Are Corporations Inherently Psychopathic?

Scoundrels, sinners, or saints?

Posted May 23, 2016

The “corporations are evil” meme has been around for a long time.  It has been said that they have “neither bodies to kick nor souls to damn.”  (That quotation has been attributed to several sources, including Andrew Jackson in the 19th century and the Lord Chancellor of England, Baron Thurlow in the 18th.)  The Corporation, a documentary produced in 2003, presents several examples of corporate malfeasance and asks whether these antisocial behaviors match the criteria for diagnosing psychopathy in individuals. 

The film makes a compelling case that corporations are psychopathic entities.  Dr. Robert Hare, arguably the world’s foremost expert on psychoathy, served as a consultant to the The Corporation’s producers.  Would it surprise you to learn that he rejects the film’s conclusions?  More about Dr.Hare later.

I’m a business professor and a former business owner, so as the saying goes, I have a dog in this fight.  Some corporations, as you’ve probably noticed, engage in persistent antisocial – even criminal – behavior (“Scoundrels”).  Other corporations transgress occasionally, but mostly try to conduct business honorably (“Sinners”).  And there are corporations which are not only ethical and reputable, but praiseworthy (“Saints”).  Here are some examples of each:

  • Scoundrels:  According to attorney Jim Walker, who represents victims of crime, injury, and death occurring on cruise ships, several cruise lines have been convicted of felonies for serial criminal offenses.  (You can visit his website if you’d like to know the names of the cruise lines he names as felons.)  Walker also states that, whenever a crime is committed against a passenger during a cruise, “everyone on the cruise ship begins to work against the victim, to look for ways to make certain that the victim's case never sees the light of day. It is a dirty business. Cruise lines thrive on it.”
  • Sinners:  Dillard’s and Lowe’s are reputable companies.  However, the Equal Employment Opportunity Commission (EEOC) has charged both companies with violations of the Americans with Disabilities Act, including firing employees with disabilities rather than making “reasonable accommodations,” as the law requires.  Both companies paid millions of dollars to settle the charges.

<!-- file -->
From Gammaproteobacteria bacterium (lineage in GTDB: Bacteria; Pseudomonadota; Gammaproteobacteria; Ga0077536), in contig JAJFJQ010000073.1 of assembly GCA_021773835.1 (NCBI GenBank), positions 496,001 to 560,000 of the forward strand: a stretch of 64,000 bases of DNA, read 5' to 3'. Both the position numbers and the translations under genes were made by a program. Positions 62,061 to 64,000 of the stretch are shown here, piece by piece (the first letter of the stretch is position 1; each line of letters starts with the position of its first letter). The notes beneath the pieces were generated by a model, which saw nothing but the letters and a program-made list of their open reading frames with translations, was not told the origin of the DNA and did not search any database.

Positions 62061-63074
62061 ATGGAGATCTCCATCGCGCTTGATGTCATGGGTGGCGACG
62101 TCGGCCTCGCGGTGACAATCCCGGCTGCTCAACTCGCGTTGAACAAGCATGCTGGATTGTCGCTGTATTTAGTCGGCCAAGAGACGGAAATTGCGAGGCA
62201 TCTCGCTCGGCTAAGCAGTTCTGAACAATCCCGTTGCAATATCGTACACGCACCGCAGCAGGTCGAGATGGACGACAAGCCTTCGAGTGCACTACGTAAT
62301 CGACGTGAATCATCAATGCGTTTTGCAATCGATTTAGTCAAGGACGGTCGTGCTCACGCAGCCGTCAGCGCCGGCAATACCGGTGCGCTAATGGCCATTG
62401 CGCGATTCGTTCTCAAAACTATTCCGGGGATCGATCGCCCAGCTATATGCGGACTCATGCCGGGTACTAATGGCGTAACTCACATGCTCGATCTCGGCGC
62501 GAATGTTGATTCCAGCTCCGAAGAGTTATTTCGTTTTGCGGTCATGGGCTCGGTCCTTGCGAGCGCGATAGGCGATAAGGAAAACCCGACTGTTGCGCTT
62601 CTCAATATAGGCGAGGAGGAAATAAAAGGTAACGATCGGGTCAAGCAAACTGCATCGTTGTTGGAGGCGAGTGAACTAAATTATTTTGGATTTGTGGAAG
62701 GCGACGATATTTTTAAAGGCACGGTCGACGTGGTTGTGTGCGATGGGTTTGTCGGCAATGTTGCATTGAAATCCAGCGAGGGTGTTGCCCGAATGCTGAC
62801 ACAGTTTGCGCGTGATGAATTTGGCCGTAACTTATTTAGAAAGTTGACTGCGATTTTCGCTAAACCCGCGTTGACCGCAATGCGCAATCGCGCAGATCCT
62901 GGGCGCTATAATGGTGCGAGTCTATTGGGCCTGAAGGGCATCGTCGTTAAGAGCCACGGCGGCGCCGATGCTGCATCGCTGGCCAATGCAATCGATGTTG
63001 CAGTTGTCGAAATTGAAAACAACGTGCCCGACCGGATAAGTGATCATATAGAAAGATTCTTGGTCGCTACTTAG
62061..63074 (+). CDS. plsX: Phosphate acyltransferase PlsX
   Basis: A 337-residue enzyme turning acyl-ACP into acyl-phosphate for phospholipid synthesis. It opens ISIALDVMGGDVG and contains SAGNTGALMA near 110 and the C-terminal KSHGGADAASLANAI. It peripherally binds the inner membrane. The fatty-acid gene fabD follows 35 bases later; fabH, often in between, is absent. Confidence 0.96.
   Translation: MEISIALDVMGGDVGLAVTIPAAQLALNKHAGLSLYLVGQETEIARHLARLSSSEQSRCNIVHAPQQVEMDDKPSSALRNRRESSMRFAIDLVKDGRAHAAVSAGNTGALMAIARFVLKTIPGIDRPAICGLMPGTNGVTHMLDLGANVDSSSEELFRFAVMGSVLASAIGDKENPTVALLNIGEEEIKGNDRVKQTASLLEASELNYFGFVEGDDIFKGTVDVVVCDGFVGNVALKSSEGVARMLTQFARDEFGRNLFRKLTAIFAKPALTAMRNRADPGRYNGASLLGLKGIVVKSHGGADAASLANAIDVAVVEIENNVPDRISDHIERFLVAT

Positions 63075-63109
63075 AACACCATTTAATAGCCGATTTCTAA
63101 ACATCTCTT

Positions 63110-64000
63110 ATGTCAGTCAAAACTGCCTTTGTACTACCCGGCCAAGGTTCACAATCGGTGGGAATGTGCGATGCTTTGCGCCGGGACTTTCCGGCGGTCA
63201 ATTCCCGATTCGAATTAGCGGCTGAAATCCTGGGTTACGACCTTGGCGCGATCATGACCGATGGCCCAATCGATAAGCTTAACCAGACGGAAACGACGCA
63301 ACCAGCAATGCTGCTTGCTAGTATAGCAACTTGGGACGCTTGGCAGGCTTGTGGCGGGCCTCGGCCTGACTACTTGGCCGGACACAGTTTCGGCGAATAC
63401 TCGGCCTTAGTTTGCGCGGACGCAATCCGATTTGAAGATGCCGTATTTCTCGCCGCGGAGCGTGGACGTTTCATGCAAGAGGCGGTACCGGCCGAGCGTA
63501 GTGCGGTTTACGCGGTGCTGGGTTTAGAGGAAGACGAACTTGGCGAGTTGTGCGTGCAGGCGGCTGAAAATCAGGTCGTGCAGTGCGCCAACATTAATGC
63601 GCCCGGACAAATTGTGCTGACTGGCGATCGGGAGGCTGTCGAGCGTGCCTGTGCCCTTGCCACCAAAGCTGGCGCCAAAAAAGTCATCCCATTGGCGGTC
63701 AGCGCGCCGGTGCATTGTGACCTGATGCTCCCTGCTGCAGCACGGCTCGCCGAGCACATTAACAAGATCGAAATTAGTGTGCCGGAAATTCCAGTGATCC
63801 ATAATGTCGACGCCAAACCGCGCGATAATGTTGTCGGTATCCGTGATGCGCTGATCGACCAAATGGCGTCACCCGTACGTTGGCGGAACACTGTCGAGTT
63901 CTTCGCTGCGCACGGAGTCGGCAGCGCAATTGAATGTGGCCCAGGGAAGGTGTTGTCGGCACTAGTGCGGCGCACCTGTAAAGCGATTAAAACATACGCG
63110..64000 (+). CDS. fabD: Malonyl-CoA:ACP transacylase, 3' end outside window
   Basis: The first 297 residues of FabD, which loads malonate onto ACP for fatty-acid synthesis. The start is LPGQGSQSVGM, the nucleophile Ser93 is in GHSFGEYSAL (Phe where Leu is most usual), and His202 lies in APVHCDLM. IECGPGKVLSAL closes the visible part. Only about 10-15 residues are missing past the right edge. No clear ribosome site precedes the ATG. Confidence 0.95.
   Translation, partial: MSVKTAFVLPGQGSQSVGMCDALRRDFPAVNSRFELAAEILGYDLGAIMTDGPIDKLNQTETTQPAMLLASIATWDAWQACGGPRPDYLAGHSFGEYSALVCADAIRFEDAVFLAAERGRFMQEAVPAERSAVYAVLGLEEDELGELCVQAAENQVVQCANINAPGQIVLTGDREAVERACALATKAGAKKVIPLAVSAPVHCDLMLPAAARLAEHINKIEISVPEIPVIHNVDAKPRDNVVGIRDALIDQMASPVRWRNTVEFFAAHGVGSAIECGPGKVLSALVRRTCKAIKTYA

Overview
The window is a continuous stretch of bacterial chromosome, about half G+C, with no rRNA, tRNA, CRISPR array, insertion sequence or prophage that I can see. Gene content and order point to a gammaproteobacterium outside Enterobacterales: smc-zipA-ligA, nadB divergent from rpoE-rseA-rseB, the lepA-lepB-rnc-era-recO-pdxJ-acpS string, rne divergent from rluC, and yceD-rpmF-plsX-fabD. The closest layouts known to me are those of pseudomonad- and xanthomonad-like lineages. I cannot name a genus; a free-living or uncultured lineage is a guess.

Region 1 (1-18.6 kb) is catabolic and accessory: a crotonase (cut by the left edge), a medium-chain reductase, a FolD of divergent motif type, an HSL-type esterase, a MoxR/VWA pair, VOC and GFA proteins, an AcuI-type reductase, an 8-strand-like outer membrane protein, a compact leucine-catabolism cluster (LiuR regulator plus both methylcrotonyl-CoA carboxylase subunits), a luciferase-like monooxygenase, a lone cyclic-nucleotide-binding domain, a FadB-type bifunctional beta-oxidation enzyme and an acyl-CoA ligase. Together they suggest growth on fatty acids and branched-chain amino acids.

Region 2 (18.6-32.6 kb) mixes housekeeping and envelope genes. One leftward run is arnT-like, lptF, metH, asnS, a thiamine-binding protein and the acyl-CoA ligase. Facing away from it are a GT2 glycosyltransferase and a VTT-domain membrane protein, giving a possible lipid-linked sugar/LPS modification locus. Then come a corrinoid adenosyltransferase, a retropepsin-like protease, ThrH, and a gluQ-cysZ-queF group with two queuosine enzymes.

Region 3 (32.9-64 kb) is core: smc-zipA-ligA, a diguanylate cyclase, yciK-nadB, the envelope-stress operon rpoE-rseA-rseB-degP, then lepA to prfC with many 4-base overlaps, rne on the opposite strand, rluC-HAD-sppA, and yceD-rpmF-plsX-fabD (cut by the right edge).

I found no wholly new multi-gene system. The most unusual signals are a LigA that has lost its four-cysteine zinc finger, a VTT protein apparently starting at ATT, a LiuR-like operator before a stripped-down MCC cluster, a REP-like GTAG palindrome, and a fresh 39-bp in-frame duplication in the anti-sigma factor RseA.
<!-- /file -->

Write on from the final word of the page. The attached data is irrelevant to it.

• Saints:  Tom’s Shoes is a praiseworthy company that donates a pair of shoes to a child in an under-developed country for every pair of shoes that a customer purchases.  New Belgium Brewery is an employee-owned company, where important decisions are made in a town hall forum, and which provides employees with open access to all its financial records.

One might say that Scoundrels are antisocial but not psychopathic; Sinners are (take your pick) ethically-challenged, short-sighted, exclusively profit-driven, and/or mismanaged; and Saints are exemplary and commendable – at least as long as they remain saints.  But why do I say that Scoundrels are antisocial, not psychopathic?

I’m using the term “antisocial” colloquially, to mean behavior that is socially deviant and detrimental.  It may be fun to apply a checklist of psychopathic characteristics to corrupt corporations, but that doesn’t necessarily lead to a sound conclusion.  The fact is, no clinical criteria and no test of psychopathy have been developed or tested for use in diagnosing corporate behavior.  Criteria and tests have only been validated for use on individuals – and even then there is a small chance of reaching either a false positive or false negative conclusion.

The most famous and widely-used test of psychopathy is the PCL-R, developed by Dr. Robert Hare.  When he agreed to serve as a consultant to the producers of The Corporation, Dr. Hare said he was assured that the film would use “psychopath” to mean egregious corporate wrongdoing.  Instead, the film portrays corporations in general as amoral, incapable of remorse, dismissive of legal or social norms, and therefore psychopathic in the clinical sense.  In response, Dr. Hare has written this:

"To refer to the corporation as psychopathic because of the behaviors of a carefully selected group of companies is like using the traits and behaviors of the most serious high-risk criminals to conclude that the criminal (that is, all criminals) is a psychopath. If [common diagnostic criteria] were applied to a random set of corporations, some might apply for the diagnosis of psychopathy, but most would not."

In economics, one learns that all businesses generate externalities.  An externality is a side effect of  business activity.  A new store opens in a mall, resulting in more selection and greater price competition for consumers.  Increased selection and price competition are positive externalities, or side effects, of the new store.  Several new stores open in the mall, and as a result shoplifting increases.  Calls to the local police increase.  Police officers work more hours per week at a higher payroll cost to the city and taxpayers.  This is a negative externality. 

Most externalities are negative (i.e., bad for society).  Why?  Because positive externalities cost companies money.  Negative externalities are either cost-neutral or cost-saving for companies.  So why not let others bear the cost or the consequences?  Given this incentive to produce negative externalities, it takes a remarkable effort and ethical, visionary leaders to achieve and maintain a corporation’s status as a “Saint.”